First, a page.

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Are both methods to solve this equation correct?

$$\int \frac{x}{\sqrt{1 + 2x^2}} dx$$

Method One: $$u=2x^2$$ $$\frac{1}{4}\int \frac{1}{\sqrt{1^2 + \sqrt{u^2}}} du$$ $$\frac{1}{4}log(\sqrt{u}+\sqrt{{u} +1})+C$$ $$\frac{1}{4}log(\sqrt{2}x+\sqrt{2x^2+1})+C$$

Method Two $$u=1+2x^2$$ $$\frac{1}{4}\int\frac{du}{\sqrt{u}}$$ $$\frac{1}{2}\sqrt{u}+C$$ $$\frac{1}{2}\sqrt{1+2x^2}+C$$

I am confused why I get two different answers.

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Your first method is not correct. I suspect you are trying to use the following result which is not correct in general: $$\int\frac{1}{f(x)}dx = \log f(x)+C.$$

The correct form would be $$\int\frac{f'(x)}{f(x)}dx = \log f(x)+C,$$ which you cannot use in your example because the denominator of your integrand is not a linear function of $x$.

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Another one just for fun ;-)

Set $x=\frac{1}{\sqrt 2}\sinh(u)$ then, $$\int^t\frac{x}{\sqrt{1+2x^2}}dx=\frac{1}{ 2}\int^{\text{argsinh}(\sqrt 2 t)}\frac{\cosh(x)\sinh(u)}{\sqrt{1+\sinh^2(u)}}du=\frac{1}{ 2}\int^{\text{argsinh}(\sqrt2 t)}\frac{\cosh(u)\sinh(u)}{\cosh u}du=\frac{1}{ 2}\int^{\text{argsinh}(\sqrt2 t)}\sinh(u)du=\frac{1}{2}\cosh\left(\text{argsinh}(\sqrt 2 t)\right)+C=\frac{1}{2}\sqrt{2t^2+1}+C.$$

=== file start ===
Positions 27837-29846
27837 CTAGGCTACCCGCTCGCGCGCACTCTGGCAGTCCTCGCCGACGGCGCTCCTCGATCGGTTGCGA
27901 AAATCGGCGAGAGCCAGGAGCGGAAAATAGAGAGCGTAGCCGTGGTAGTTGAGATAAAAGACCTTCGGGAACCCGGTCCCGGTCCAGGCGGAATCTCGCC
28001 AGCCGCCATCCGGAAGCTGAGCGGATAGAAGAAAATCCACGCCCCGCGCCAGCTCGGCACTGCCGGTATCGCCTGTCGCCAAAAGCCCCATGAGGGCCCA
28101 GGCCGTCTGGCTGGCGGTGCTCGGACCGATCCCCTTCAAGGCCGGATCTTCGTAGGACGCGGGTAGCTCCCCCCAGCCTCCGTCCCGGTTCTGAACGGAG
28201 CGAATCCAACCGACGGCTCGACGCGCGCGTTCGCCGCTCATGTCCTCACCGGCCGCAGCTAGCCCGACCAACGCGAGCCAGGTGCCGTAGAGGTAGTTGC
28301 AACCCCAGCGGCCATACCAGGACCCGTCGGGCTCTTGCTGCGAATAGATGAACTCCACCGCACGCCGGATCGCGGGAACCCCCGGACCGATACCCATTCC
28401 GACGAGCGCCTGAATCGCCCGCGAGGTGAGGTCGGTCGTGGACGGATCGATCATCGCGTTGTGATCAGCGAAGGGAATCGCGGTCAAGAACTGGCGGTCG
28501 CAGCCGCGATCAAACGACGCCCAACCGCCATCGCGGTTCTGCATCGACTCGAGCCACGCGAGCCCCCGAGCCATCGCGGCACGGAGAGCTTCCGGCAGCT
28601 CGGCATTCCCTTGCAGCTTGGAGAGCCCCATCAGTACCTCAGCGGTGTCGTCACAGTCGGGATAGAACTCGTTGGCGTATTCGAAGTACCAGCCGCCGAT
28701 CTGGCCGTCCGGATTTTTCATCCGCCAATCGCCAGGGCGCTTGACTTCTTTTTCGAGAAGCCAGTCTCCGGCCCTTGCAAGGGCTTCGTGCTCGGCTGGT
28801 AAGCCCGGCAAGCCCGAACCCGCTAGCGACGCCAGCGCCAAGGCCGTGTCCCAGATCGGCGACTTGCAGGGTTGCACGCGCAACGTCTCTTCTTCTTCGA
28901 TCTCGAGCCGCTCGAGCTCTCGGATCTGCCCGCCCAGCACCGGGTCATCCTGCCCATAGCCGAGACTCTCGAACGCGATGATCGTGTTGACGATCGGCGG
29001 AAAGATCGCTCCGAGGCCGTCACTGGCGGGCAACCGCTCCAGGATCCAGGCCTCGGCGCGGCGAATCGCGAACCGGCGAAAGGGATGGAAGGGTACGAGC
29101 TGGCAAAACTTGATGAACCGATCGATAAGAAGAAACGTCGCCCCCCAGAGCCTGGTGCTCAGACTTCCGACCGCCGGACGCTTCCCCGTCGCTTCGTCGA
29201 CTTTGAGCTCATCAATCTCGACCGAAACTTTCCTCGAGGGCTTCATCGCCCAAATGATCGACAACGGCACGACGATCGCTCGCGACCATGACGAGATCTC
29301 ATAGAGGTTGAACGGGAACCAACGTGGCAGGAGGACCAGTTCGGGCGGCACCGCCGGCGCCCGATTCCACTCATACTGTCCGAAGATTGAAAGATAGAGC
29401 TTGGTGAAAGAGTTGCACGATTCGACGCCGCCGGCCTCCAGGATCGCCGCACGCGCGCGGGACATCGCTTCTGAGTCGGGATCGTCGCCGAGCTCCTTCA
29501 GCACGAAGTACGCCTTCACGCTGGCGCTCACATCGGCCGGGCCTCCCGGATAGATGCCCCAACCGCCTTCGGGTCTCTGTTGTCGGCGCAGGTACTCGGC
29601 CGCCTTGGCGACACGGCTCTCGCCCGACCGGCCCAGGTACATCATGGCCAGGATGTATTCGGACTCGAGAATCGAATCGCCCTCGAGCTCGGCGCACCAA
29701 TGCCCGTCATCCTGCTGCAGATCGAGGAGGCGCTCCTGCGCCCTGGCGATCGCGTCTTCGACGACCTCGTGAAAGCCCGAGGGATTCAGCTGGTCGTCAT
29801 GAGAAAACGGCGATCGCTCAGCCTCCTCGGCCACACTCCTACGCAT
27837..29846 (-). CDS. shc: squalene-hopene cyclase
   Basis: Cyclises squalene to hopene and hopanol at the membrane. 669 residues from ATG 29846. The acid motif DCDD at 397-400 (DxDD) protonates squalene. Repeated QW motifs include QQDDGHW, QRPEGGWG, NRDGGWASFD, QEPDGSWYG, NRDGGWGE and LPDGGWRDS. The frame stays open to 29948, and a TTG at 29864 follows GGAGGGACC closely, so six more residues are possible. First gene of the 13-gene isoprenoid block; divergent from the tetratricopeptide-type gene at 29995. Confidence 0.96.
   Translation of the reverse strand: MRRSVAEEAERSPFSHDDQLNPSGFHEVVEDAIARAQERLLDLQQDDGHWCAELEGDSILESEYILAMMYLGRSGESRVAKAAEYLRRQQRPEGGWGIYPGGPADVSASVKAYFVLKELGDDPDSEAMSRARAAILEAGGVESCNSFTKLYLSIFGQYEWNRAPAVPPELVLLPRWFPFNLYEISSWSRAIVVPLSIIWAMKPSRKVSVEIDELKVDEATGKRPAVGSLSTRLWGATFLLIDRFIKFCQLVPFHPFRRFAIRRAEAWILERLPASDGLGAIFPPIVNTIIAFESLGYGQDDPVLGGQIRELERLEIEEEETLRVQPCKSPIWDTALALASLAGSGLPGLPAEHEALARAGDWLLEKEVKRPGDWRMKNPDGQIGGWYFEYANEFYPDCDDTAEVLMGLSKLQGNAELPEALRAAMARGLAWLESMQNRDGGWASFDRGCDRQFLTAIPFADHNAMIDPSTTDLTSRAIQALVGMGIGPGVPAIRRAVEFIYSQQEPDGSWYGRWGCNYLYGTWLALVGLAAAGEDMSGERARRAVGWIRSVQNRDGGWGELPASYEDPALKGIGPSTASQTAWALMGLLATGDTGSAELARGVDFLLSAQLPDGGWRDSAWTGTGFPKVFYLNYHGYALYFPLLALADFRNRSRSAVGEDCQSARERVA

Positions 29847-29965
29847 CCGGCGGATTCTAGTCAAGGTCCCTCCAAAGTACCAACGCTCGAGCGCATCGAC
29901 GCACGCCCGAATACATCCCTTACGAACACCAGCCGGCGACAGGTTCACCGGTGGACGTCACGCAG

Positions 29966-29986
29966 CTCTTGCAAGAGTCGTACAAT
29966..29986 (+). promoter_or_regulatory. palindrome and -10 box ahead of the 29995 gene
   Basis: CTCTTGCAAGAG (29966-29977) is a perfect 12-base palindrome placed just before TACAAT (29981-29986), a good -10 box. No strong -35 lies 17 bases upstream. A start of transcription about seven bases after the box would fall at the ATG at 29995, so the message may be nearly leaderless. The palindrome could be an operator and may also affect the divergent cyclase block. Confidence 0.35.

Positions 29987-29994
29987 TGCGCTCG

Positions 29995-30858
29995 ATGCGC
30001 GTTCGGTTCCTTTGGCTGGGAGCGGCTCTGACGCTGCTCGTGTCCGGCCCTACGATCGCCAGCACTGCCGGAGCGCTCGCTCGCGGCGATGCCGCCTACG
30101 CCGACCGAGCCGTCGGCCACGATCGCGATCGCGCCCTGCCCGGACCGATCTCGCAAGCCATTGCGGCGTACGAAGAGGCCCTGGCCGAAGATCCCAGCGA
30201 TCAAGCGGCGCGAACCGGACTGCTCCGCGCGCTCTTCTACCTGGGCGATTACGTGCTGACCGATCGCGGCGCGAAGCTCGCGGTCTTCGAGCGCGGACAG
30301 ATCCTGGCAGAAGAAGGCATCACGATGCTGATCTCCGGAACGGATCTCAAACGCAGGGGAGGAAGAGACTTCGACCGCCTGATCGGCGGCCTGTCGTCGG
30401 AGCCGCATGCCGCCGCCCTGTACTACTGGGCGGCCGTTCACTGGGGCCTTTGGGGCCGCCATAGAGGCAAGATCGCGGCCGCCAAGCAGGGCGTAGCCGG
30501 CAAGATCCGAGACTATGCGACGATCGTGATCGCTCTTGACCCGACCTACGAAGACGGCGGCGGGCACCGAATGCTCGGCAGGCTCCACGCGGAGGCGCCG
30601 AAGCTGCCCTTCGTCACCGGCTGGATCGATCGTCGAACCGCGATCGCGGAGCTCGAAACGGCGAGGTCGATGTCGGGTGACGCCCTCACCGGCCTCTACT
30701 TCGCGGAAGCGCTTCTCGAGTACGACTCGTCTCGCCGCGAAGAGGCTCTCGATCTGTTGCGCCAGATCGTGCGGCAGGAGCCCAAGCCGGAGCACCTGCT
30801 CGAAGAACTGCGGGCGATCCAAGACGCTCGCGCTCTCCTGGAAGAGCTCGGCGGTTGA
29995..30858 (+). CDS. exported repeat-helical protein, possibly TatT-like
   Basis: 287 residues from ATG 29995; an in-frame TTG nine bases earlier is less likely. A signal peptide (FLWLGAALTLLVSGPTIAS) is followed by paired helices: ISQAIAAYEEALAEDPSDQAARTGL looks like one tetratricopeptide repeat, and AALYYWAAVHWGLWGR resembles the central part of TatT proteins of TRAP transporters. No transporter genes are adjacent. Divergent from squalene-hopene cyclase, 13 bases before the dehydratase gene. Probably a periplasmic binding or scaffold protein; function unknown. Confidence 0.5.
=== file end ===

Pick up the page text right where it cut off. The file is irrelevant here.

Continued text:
But it's not the shortest way to calculate it.

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In method 1, you have a mistake. If $$u=2x^2$$ $$x=\frac{\sqrt{u}}{\sqrt{2}}$$ $$dx=\frac{1}{2 \sqrt{2} \sqrt{u}}$$ and $$\int \frac{x}{\sqrt{1 + 2x^2}} dx=\frac{1}{4} \int \frac{du}{\sqrt{u+1}}=\frac{\sqrt{u+1}}{2}$$

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In first you have:

$$\frac{1}{4}\int \frac{1}{\sqrt{1+u}}du=\frac{1}{4}log(\sqrt{u}+\sqrt{{u} +1})+C$$

It should be:

$$\frac{1}{4}\int \frac{1}{\sqrt{1+u}}du=\frac{1}{4}\int(1+u)^{-\frac{1}{2}}du=\frac{1}{4}\cdot 2 \sqrt{1+u}+C$$

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The second answer is correct. The mistake in the first method is that your computation of the integral (after substitution) is wrong.

It holds:

$\int\frac{x}{\sqrt{1+2x^2}}dx=\frac{1}{4}\int \frac{1}{\sqrt{1+u}}du=\frac{1}{4}\int(1+u)^{-\frac{1}{2}}u=\frac{2}{4} \sqrt{1+u} +C_2=\frac{1}{2}\sqrt{1+2x^2}+C_2$

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Why not directly? Since

$$\int\frac1{\sqrt x}dx=\int x^{-1/2}dx=\frac{x^{1/2}}{1/2}+C=2\sqrt x+C$$

we get that for any differentiable (and positive) function $\;f\;$:

$$\int\frac{f'(x)}{\sqrt{f(x)}}dx=2\sqrt{f(x)}+C$$

In our case,

$$f(x)=1+2x^2\;,\;\;f'(x)=4x\implies\int\frac x{\sqrt{1+2x^2}}dx=\frac14\int\frac{(1+2x^2)'}{\sqrt{1+2x^2}}dx=$$

$$\frac14(2)\sqrt{1+2x^2}+C=\frac12\sqrt{1+2x^2}+C$$

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